45 posts tagged with Pulmonary Stenosis.

Wanting the Long Time and the Good Time

by Kim Edgren on Friday, Nov 09, 2012

Almost two years ago my oldest daughter and I were going to head off to Africa. Our plan was to join my aunt who runs a non-profit organization in Nairobi and visit their school in Kibera and nearby orphanage. We got all our shots, we made our plans. And then the trip fell through. Shortly after that my conduit failed and well, Africa fell off the grid.

Recently I have found myself saying, “I almost made it to Africa but that is not going to happen.” Up until a couple months ago, my health seemed to have dominated most everything in my life. I had endured my congenital heart defects with little impact on my daily life after I had a “corrective” procedure at age nine. Surgeries were usually done before I was symptomatic and most symptoms were a minor annoyance and reminder of my “condition.” Of course, that changed in the months prior to my Melody valve. It took a long time to fully recover from the damage to my heart.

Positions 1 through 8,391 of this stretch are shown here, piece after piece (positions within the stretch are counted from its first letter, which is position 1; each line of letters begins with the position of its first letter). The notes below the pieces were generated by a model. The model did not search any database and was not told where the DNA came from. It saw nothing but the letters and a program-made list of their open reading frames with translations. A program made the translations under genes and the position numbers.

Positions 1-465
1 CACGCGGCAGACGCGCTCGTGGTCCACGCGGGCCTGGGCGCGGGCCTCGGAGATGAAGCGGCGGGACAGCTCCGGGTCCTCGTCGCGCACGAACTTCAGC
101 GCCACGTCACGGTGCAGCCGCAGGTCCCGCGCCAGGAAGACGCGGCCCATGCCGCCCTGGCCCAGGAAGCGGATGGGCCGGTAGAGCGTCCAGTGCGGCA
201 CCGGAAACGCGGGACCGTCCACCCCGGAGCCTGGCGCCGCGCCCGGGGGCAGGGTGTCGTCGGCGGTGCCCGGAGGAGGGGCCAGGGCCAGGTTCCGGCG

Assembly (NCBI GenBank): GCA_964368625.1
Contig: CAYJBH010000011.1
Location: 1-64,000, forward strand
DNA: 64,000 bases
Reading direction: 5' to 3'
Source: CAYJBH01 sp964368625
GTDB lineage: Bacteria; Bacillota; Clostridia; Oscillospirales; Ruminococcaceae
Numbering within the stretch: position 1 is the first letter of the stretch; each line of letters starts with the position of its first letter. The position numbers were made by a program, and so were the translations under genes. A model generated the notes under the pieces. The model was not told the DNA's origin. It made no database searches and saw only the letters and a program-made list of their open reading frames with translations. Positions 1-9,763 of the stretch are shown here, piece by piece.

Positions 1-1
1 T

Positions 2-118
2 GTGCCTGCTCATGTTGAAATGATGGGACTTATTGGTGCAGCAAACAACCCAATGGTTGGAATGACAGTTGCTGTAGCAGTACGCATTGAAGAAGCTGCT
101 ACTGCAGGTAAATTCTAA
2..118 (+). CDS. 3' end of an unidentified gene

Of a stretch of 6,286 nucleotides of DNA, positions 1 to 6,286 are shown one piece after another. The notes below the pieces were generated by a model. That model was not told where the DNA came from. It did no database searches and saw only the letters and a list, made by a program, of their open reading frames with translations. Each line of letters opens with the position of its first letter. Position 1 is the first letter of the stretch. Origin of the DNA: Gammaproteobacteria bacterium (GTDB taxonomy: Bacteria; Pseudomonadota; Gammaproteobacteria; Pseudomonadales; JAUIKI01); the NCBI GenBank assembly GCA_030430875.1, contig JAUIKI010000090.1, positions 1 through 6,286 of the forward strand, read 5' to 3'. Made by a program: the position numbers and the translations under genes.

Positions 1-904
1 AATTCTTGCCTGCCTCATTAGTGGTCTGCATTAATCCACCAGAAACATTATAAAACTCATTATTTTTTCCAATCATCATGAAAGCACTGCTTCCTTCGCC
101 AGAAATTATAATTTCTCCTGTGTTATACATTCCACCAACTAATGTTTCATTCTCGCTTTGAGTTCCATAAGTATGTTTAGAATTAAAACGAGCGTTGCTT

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Joy Versus Fear

by Kim Edgren on Thursday, Oct 04, 2012

September is always a hectic month and this one was no different. With the start of a new school year for three kids, new families at work, and all the other running around, it usually wears me out. But this September has been good—an uneventful “heart” month. I have had energy and few of my usual annoying symptoms. I’d like to think it is because I have been exercising a little more or eating a little better.

But maybe it has been a good cardiac month because I haven’t been waiting for the other shoe to drop or looking at every little thing as a symptom. I have been living my life. And that may be because of the big milestone our family hit at the end of August: Alex left for college—1,531 miles away!

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My Miracle of a Vacation, Part 2

by Kim Edgren on Tuesday, Aug 07, 2012

Note: For the first part of Kim’s blog post, click here. We revisit Kim as the family prepares to climb a mountain, the "straw of (her) mental back."

The plan was to hike up their mountain to the lake for a campfire meal and swim, and, we—and by we I mean me and the old folk—were to go by tractor. One at a time. While everyone else, including my 70-something year old mother and 5-year-old niece…. climbed.